Executive Summary: Recently, the National Labor Relations Board (“NLRB” or “the Board”) issued a press release detailing an increase in labor activity this year. Compared to this time last year, the Board has seen an exponential rise in representation petitions and unfair labor practice charges. This increase in labor activity coincides with the Biden Administration’s push to limit employers’ right of free speech and revive automatic recognition. As the labor landscape shifts, employers must shift their focus to preparation and training. Now, more than ever, executives and managers must know their rights and responsibilities under the National Labor Relations Act (“the Act”).
Archives for July 26, 2022
As thermometers hit their peak, the White House is touting the Occupational Safety and Health Administration’s (OSHA) heat illness prevention efforts to “protect millions of workers from heat illness and injury.”
Citing legislative “sleight of hand,” the Michigan Court of Claims has held that the Michigan legislature violated the state’s Constitution when, in 2018, it adopted and then immediately amended ballot initiatives to increase the state’s minimum wage and to require employer-paid sick leave.
On July 7, 2022, voters in San Francisco, California voted in favor of Proposition G, a paid public health emergency leave. The ordinance becomes operative on October 1, 2022 and updates the original Public Health Emergency leave ordinance. Prop G expanded the scope of paid leave from COVID-19 to additional areas where paid leave is required. Additionally, Prop G has reduced the employee count threshold for covered employers as described below. Further, this ordinance is in addition to any paid leave employers provide for their employees. San Francisco’s Office of Labor Standards Enforcement (SF OLSE) is expected to develop additional guidelines and rules.
The proposed rule would prohibit discrimination on the basis of sexual orientation and gender identity by health care providers that receive federal funding.
Four strategies for managers.
“Literally me,” a friend DM’d me recently. The message came attached to a tweet of a story I’d written about how job seekers are anxious to land new gigs before the turbulent economic landscape becomes even more uncertain.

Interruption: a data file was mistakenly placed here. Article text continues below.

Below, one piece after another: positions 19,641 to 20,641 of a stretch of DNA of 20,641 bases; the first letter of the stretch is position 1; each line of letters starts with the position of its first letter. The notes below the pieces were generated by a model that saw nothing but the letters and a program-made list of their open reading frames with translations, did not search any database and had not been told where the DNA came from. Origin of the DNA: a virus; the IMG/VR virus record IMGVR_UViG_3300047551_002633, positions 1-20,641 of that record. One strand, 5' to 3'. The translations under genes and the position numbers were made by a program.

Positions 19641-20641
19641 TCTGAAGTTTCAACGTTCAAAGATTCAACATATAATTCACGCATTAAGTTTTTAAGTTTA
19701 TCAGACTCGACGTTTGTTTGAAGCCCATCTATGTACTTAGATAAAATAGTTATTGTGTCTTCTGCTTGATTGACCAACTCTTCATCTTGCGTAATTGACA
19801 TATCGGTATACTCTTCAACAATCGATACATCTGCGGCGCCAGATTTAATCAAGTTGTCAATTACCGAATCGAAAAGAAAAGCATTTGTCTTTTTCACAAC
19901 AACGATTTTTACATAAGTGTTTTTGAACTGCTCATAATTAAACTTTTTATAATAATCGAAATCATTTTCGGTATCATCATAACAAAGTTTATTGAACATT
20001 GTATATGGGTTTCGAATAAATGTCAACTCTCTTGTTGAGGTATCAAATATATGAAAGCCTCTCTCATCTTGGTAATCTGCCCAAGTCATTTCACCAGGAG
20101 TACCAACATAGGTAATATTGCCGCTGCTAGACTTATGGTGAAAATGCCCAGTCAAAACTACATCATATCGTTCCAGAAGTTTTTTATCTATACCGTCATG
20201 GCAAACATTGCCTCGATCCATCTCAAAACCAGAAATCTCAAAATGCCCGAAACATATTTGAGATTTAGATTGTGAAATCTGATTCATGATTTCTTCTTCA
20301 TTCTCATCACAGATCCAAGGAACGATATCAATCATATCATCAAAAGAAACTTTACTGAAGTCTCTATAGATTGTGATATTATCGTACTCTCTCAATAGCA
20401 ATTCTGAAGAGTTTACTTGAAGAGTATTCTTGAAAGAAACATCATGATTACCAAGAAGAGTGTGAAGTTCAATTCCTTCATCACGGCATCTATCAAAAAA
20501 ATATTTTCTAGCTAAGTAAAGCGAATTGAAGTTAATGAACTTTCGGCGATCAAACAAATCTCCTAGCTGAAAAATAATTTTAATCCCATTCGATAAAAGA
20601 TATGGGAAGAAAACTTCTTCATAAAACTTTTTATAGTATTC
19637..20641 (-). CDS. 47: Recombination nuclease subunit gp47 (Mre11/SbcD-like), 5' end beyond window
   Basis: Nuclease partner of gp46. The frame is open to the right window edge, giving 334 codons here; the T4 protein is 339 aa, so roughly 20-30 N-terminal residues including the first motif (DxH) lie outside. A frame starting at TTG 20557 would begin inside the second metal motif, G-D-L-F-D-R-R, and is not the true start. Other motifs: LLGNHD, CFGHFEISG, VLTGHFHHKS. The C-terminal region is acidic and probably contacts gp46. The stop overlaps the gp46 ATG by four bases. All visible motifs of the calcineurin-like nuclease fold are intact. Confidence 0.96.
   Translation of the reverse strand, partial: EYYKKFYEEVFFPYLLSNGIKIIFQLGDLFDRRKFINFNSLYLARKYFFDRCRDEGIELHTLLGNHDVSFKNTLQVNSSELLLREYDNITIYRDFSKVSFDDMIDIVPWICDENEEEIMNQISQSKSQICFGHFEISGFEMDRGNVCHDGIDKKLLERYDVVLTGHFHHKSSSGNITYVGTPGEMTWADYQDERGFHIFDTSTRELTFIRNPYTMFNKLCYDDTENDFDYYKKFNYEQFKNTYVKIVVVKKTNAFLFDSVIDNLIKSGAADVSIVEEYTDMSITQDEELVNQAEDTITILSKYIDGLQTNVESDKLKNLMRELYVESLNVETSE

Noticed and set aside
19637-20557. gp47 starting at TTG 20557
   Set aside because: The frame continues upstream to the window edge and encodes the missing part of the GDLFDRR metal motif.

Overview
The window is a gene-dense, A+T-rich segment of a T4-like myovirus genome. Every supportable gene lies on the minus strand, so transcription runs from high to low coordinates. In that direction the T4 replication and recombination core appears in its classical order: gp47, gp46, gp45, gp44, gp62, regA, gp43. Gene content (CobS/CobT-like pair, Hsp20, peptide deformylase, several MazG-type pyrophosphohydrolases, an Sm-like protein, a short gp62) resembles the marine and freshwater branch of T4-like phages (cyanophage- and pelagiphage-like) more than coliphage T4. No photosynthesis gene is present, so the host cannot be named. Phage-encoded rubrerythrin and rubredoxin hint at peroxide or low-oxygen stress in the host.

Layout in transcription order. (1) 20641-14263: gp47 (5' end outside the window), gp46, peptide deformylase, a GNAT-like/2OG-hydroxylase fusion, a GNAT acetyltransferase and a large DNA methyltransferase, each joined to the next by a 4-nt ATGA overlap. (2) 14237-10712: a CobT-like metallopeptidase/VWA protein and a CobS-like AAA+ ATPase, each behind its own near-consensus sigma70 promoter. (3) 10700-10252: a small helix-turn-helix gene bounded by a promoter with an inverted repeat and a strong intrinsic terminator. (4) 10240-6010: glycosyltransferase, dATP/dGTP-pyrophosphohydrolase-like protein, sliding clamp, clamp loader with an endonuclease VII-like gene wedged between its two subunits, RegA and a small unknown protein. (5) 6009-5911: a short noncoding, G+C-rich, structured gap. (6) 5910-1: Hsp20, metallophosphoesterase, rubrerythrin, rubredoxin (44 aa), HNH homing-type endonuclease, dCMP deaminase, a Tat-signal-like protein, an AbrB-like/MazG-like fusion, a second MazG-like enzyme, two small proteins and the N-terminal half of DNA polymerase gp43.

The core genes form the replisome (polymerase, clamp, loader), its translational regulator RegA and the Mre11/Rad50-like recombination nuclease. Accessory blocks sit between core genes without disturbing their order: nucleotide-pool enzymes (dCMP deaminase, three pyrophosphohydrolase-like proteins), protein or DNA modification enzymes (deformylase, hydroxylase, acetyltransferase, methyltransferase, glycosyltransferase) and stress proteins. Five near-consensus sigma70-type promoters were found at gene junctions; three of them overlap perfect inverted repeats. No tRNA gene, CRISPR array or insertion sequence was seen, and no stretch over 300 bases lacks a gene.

The jury ended up deadlocked Friday in U.S. District Court. The case was unique. Two police officers, one white and one Black, sued their Black chief saying he racially discriminated against both of them.
A former Harrisonville science teacher fired a year ago for allegedly making racist comments in the classroom contends in a federal lawsuit that the district discriminated against him when it terminated his employment.
The city of Portland last week settled a lawsuit brought by a former Fire & Rescue employee who alleged a decade’s worth of employment discrimination that he says forced him to resign his dream career.
As early as the industrial revolution, one particular math problem has faced businesses worldwide, of all sizes, in all industries.
Agencies Will Enhance Enforcement Efforts Through Greater Coordination and Information Sharing, Cross-Agency Training and Outreach
As the sense of urgency around climate change is increasing, some tech workers are ditching their ultra-desirable, high-paying tech jobs to work at companies fighting climate change.
You might have heard about the fintech company Klarna, whose CEO recently played a prerecorded video at an all-staff meeting to tell his employees that many of them were about to be laid off.